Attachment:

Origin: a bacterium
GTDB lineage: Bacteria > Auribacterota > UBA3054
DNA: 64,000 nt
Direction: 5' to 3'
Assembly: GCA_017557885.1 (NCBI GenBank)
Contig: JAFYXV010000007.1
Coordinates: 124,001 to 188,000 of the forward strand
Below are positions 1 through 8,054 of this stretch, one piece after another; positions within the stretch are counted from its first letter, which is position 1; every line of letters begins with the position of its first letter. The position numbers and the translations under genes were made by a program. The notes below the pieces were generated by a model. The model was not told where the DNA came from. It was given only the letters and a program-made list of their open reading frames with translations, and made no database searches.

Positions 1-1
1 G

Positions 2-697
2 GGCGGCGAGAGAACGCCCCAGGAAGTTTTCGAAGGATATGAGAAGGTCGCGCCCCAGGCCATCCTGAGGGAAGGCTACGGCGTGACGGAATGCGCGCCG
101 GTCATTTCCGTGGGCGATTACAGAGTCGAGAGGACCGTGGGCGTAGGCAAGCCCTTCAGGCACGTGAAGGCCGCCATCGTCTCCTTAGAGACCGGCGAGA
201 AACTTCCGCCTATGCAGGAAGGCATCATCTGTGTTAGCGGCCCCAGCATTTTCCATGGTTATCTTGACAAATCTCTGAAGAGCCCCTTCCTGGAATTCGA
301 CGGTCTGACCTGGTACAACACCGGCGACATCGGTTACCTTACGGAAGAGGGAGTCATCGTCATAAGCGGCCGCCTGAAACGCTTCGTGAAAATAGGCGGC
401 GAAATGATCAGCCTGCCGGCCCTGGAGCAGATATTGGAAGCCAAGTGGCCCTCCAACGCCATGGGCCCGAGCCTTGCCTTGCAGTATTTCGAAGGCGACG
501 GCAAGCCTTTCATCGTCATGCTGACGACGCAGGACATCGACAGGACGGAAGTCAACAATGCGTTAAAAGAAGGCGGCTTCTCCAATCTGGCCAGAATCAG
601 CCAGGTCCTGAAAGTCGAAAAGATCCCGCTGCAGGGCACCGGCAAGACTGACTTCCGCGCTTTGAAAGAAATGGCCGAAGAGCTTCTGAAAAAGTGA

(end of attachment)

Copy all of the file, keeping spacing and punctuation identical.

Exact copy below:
Origin: a bacterium
GTDB lineage: Bacteria > Auribacterota > UBA3054
DNA: 64,000 nt
Direction: 5' to 3'
Assembly: GCA_017557885.1 (NCBI GenBank)
Contig: JAFYXV010000007.1
Coordinates: 124,001 to 188,000 of the forward strand
Below are positions 1 through 8,054 of this stretch, one piece after another; positions within the stretch are counted from its first letter, which is position 1; every line of letters begins with the position of its first letter. The position numbers and the translations under genes were made by a program. The notes below the pieces were generated by a model. The model was not told where the DNA came from. It was given only the letters and a program-made list of their open reading frames with translations, and made no database searches.

Positions 1-1
1 G

Positions 2-697
2 GGCGGCGAGAGAACGCCCCAGGAAGTTTTCGAAGGATATGAGAAGGTCGCGCCCCAGGCCATCCTGAGGGAAGGCTACGGCGTGACGGAATGCGCGCCG
101 GTCATTTCCGTGGGCGATTACAGAGTCGAGAGGACCGTGGGCGTAGGCAAGCCCTTCAGGCACGTGAAGGCCGCCATCGTCTCCTTAGAGACCGGCGAGA
201 AACTTCCGCCTATGCAGGAAGGCATCATCTGTGTTAGCGGCCCCAGCATTTTCCATGGTTATCTTGACAAATCTCTGAAGAGCCCCTTCCTGGAATTCGA
301 CGGTCTGACCTGGTACAACACCGGCGACATCGGTTACCTTACGGAAGAGGGAGTCATCGTCATAAGCGGCCGCCTGAAACGCTTCGTGAAAATAGGCGGC
401 GAAATGATCAGCCTGCCGGCCCTGGAGCAGATATTGGAAGCCAAGTGGCCCTCCAACGCCATGGGCCCGAGCCTTGCCTTGCAGTATTTCGAAGGCGACG
501 GCAAGCCTTTCATCGTCATGCTGACGACGCAGGACATCGACAGGACGGAAGTCAACAATGCGTTAAAAGAAGGCGGCTTCTCCAATCTGGCCAGAATCAG
601 CCAGGTCCTGAAAGTCGAAAAGATCCCGCTGCAGGGCACCGGCAAGACTGACTTCCGCGCTTTGAAAGAAATGGCCGAAGAGCTTCTGAAAAAGTGA